A small slice of Saudi Aramco will be sold off, while moving the rest of the oil giant into the Public Investment Fund (PIF) - becoming, at $2 trillion, the largest sovereign wealth fund in the world.
Ending subsidies, job creation in the private sector, the selling off of large tranches of government-owned land - these are just a part of his revolution.
Mohammed bin Salman is also kicking a moribund "Saudisation" programme back into life. As he put it in a January interview with The Economist: "I have ten million jobs that are being occupied by non-Saudi employees that I can resort to at a time of my choosing."
The prince is also keen to empower women in the workplace because "a large portion of my productive forces are unutilised".
And he appears determined to end government waste, inefficiency and corruption. In his Bloomberg interview, he spoke of a culture where ministries with little or no oversight had committed to more than $1 trillion in projects with, as the prince put it, "no contractual agreements (being) made by these entities".
|There are other large companies Mohammed bin Salman could have called out - but he chose to name just one|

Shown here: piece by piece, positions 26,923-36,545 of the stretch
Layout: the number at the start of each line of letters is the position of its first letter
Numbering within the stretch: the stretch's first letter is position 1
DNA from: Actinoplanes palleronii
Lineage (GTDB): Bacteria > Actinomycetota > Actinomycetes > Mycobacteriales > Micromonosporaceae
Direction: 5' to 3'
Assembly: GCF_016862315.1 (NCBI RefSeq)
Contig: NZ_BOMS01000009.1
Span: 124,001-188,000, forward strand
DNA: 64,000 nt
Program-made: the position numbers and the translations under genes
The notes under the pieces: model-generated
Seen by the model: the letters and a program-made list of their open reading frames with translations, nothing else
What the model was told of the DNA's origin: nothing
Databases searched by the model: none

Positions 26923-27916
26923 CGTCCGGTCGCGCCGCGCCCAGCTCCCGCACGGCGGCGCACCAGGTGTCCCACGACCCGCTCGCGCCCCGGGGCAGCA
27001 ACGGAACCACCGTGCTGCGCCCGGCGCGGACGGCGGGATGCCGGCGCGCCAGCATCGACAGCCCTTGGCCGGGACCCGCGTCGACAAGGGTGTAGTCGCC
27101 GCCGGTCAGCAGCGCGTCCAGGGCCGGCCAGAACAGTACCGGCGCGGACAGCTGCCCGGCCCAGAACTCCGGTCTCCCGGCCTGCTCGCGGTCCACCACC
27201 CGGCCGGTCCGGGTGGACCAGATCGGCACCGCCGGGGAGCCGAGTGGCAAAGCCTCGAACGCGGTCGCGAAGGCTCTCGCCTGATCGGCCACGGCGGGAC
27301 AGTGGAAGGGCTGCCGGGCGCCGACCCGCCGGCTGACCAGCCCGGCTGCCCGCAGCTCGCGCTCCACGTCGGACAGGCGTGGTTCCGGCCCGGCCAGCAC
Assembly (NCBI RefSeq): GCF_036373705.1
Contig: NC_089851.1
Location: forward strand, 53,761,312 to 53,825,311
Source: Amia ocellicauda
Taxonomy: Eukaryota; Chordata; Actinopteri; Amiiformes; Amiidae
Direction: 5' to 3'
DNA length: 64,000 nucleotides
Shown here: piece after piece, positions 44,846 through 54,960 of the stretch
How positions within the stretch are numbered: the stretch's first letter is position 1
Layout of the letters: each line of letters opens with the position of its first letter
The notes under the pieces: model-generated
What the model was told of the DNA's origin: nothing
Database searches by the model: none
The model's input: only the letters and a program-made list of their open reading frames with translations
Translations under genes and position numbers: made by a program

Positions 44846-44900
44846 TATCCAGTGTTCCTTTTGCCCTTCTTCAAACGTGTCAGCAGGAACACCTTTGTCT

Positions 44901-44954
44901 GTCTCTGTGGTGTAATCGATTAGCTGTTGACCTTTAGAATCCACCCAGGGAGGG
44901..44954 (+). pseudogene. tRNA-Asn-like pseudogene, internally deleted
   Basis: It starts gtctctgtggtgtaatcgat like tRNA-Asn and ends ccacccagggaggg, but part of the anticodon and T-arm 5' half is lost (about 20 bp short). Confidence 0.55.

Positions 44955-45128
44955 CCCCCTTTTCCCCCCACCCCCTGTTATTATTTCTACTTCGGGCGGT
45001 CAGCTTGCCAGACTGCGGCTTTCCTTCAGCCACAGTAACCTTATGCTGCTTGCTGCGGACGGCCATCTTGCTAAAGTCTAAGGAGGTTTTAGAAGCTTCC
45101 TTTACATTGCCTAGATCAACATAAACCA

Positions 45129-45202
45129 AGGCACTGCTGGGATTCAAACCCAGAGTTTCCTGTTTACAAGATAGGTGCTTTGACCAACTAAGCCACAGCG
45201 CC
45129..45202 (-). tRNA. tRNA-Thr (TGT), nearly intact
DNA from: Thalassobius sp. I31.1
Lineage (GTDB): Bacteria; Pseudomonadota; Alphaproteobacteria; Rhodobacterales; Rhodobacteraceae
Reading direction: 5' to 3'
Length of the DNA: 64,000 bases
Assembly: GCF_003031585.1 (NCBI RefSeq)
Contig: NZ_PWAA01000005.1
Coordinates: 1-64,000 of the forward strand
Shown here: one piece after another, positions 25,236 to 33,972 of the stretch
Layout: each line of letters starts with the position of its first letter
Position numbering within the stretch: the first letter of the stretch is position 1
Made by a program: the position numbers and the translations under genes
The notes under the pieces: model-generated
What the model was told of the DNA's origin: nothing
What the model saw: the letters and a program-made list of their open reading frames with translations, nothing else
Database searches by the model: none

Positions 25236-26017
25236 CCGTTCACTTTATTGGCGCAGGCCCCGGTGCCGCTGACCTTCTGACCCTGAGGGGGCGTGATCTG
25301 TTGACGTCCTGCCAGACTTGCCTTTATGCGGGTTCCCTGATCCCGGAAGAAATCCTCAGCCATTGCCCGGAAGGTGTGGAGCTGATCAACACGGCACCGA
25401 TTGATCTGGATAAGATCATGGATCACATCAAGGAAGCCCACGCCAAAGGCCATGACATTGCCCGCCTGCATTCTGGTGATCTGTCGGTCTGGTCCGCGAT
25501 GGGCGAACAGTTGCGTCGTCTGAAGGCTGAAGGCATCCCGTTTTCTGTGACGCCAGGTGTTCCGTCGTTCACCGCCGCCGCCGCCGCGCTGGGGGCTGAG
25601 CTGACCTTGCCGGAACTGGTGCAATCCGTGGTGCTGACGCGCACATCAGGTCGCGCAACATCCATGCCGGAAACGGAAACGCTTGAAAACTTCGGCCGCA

So he froze the deals last year, whether they were contracted or not - a move that left Saudi Oger very much out in the cold of the desert night.
A major plank of his economic revolution is the commitment to build "affordable housing". With experts placing the shortage at more than 1.5 million homes and a young, fast-growing population, housing is key to carrying the people with him.
Give them affordable housing and gainful employment and they will accept subsidy cuts and an end to institutions such as free healthcare. And that is where the attack on Saudi Oger comes in.
For years, developers and builders have catered to the luxury market, building condos and villas that ordinary Saudis cannot afford. Valuable urban land has been left to sit idle in order to drive up its market value. Corruption has flourished.
Making an example of Saudi Oger, once and not so very long ago the favoured choice of the ruling al-Sauds, is a classic case of pour encourager les autres.
The message is clear: the government will no longer cultivate excess and reward failure, if for no other reason than that housing is a key element in the coming Saudi economic revolution. So it's "deliver on time and within budget" - or face the wrath of Mohammed bin Salman.
As for the unpaid workers, well the deputy crown prince could not have been more dismissive: "[If] Saudi Oger can't pay a thing to its own contractors and workers, that's their own problem. They can take them to court."
Such a thing would be an unlikely outcome, given that most of the workers are impoverished foreigners.
Being decisive to the point of ruthlessness is a trait the young prince often displays. Useful, no doubt, when you are leading a revolution - but dangerous too.
Bill Law is a former BBC Gulf analyst. Follow him on Twitter: @Billlaw49
Opinions expressed in this article remain those of the author and do not necessarily represent those of The New Arab, its editorial board or staff.